Queens University at Kingston


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F. Statistical Estimation

Set Up

Given a population described by a random variable Y. Suppose that the distribution of Y is known except for one or more population parameters, $a$ .


Suppose Y is the number of cigarettes and we know (or assume) that Y is normally distributed, but we don't know Y's mean $\mu$ . In this case, the unknown parameter $a$ equals $\mu$ .
We observe N observations from the population, called a sample:
Sample = $(Y_1, Y_2, ... Y_N)$
Each observation in the sample can be thought of as a different random variable. The actual value in the data set for observation 10 is a realization of the corresponding random variable Y_10.
We can think of the sample space here as all possible outcomes in a data set:
$(Y_1,Y_2,...,Y_N)$ .

Estimation from a Sample

An Estimator is in general terms simply
a function of a sample space
Basic Properties that all Estimator share
Because an estimator is a function of the sample space, then it is a random variable.
Because an estimator is a random variable, it has a distribution, a mean, a variance, etc.
Because estimators have distributions, they have statistical properties
Because estimators are functions of sample information, they are usually represesnted by formulas or procedures
Desirable Properties than Estimators May or May not Have.
Let $\hat{a}$ be an estimate of some population parameter $a$ .
  1. Unbiased
    $E[\hat{a}] = a$
    In words: Across samples, average value of $\hat{a}$ equals the value of the population parameter $a$ .
  2. Asymptotically Unbiased (with sample size n)":
    $\lim_{n\to\infty} E[\hat a(n)]=a$
    In words: With ``enough" data, the estimator is unbiased.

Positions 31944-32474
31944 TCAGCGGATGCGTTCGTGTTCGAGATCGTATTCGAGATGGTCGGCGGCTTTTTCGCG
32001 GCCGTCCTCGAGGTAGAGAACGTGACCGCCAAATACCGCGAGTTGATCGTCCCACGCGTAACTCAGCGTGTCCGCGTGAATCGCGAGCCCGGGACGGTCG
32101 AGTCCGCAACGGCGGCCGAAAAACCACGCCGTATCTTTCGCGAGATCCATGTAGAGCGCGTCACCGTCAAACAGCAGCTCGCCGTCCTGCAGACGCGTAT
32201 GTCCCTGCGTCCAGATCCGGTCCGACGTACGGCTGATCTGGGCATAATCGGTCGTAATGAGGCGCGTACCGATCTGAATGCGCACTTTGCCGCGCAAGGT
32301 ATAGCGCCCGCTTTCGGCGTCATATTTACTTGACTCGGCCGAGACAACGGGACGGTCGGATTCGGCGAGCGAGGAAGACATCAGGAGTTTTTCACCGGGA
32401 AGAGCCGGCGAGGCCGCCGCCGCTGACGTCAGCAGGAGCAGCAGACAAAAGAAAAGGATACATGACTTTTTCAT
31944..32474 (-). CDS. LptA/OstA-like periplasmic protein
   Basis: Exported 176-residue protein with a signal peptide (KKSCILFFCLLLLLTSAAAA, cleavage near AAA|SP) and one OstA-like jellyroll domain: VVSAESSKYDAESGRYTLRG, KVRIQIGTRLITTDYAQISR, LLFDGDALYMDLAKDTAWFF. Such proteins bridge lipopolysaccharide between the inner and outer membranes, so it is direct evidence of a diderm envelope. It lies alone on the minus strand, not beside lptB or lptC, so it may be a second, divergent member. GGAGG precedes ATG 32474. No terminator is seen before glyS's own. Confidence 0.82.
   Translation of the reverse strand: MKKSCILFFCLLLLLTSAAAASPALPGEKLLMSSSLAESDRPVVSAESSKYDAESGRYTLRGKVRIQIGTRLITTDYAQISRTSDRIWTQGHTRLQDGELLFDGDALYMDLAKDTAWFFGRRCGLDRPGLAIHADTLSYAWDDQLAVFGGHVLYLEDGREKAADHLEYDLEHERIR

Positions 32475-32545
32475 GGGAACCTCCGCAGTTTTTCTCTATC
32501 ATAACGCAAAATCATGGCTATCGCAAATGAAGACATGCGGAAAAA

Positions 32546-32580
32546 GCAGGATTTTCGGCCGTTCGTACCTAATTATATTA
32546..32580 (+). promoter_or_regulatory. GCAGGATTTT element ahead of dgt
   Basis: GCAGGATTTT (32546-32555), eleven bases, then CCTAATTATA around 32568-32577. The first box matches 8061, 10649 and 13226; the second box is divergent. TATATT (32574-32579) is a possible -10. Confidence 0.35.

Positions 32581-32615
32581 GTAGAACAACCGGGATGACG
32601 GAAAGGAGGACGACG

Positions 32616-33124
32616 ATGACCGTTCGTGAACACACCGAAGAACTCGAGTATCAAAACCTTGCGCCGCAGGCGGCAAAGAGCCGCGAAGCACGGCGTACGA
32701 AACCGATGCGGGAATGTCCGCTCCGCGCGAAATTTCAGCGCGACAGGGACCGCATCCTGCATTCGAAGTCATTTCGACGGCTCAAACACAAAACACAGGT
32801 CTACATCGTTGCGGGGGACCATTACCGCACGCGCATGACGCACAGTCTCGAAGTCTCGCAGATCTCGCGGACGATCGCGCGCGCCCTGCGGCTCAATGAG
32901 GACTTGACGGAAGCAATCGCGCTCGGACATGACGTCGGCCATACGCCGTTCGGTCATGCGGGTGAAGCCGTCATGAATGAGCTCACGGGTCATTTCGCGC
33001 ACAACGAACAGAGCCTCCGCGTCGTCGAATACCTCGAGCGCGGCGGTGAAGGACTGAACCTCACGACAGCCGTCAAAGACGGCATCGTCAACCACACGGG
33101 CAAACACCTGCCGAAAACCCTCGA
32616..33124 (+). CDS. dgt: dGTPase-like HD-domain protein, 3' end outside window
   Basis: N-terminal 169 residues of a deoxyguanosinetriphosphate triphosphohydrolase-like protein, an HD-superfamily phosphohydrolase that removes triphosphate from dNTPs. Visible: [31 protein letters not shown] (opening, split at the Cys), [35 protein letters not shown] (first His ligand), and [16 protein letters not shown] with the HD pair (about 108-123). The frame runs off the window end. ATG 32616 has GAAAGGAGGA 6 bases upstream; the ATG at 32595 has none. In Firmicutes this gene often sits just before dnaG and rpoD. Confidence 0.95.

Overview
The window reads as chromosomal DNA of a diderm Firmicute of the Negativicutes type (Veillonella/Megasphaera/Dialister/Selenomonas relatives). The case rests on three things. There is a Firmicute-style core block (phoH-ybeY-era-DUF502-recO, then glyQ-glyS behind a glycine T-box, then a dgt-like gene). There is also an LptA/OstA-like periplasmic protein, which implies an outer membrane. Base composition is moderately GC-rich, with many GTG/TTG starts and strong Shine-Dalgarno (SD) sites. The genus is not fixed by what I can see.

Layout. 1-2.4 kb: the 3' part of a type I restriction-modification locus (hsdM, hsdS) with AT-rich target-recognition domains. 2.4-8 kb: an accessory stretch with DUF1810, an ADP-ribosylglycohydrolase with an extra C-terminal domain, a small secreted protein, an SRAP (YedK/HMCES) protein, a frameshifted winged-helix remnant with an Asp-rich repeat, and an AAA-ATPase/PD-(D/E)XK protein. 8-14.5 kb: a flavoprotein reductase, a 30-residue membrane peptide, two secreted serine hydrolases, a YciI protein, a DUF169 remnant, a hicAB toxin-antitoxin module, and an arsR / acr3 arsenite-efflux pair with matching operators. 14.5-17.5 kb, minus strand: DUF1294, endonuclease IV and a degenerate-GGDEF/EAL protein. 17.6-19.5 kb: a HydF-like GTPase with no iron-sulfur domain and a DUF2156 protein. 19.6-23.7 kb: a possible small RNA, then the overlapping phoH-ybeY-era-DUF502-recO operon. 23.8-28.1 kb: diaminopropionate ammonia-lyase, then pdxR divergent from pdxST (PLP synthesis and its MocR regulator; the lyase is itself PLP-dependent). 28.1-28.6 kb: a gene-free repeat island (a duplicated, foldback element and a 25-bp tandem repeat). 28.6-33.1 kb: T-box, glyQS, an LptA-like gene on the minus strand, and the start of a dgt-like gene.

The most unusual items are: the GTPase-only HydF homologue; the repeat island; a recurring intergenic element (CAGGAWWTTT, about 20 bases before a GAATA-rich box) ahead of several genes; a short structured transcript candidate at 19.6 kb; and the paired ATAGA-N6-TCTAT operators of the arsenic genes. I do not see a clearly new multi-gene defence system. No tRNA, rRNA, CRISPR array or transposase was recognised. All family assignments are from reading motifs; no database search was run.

3. Asymptotically Normal
    $\lim_{n\to\infty} \hat{a}(n) \sim N(E[\hat{a}(\infty)],Var[\hat{a}(\infty)])$
    In words: With "enough" data, the distribution of the estimator becomes the normal distribution.
  4. Consistent - requires two things of $\hat{a}$ :
    1. Asymptotically Unbiased
    2. Asymptotically Variance of estimator goes to 0: $\lim_{n\to \infty} Var[\hat a(n)] = 0$
    In words: With enough data the distribution of the estimator collapses onto the true value.

Example: Estimation of the population mean

The usual estimator for the population mean is the sample mean (let's call it $\hat{\mu}$ ):

$$\hat\mu = {1\over N}\sum_{i=1}^N Y_i$$
Notice $\hat{\mu}$ is a function (formula).
Since $\hat{\mu}$ is a function of random variables, it is a random variable itself. Its value is not determined until the sample is drawn from the population. The usual estimator for the population variance is
$$\hat{\sigma^2} = {1\over N-1}\sum_{i=1}^N (Y_i-\hat\mu)^2$$
For a given sample (realization of all the Yi's), $\hat{\mu}$ takes on a particular value. But the sample mean, as a concept, is a function and a random variable. It is not conceptually a number.
Statistical Properties of $\hat{\mu}$ and $\hat\sigma^2$
  1. $E[\hat{\mu}] = \mu$
    In words: The mean of the sample mean is the population mean. It is an unbiased estimator.
  2. $Var[\hat{\mu}] = \sigma^2 / N$
    In words: The variance of the sample mean is the variance of the underlying random variable divided by the sample size. It follows directly that $\lim_{N\to \infty}Var[\hat{\mu}]=0$ .
  3. $\hat{\mu}$ is a consistent estimate of $\mu$ . This follows directly from the first two properties.
  4. $E[\hat\sigma^2] = \sigma^2$
    In words: the sample variance is an unbiased estimator of $\sigma^2$ .
  5. The Central Limit Theorem: $\lim_{n\to \infty} \hat\mu(n) \sim N(\mu,\sigma^2/n)$
    In words: The distribution of the sample mean for any population converges to a normal distribution as the sample size approaches infinity.
  6. $\hat{\mu}$ and $\hat\sigma^2$ are independently distributed. This imples that
    $$E[(\hat{\mu}-\mu)({1\over\hat\sigma^2})] = 0$$
Note that the variance of $\hat{\mu}$ depends upon the variance of the random variable itself $\sigma^2$ .
The Estimated Variance of the sample mean
$\hat{Var}[\hat{\mu}] \equiv \hat\sigma^2 / N$
The Estimated Standard Error of the sample mean
$\hat{se}[\hat{\mu}] \equiv \sqrt{\hat{Var}[\hat{\mu}]}$

You can see the Central Limit Theorm in action by running the tutorial for week 2.

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Document Last revised: 1997/1/5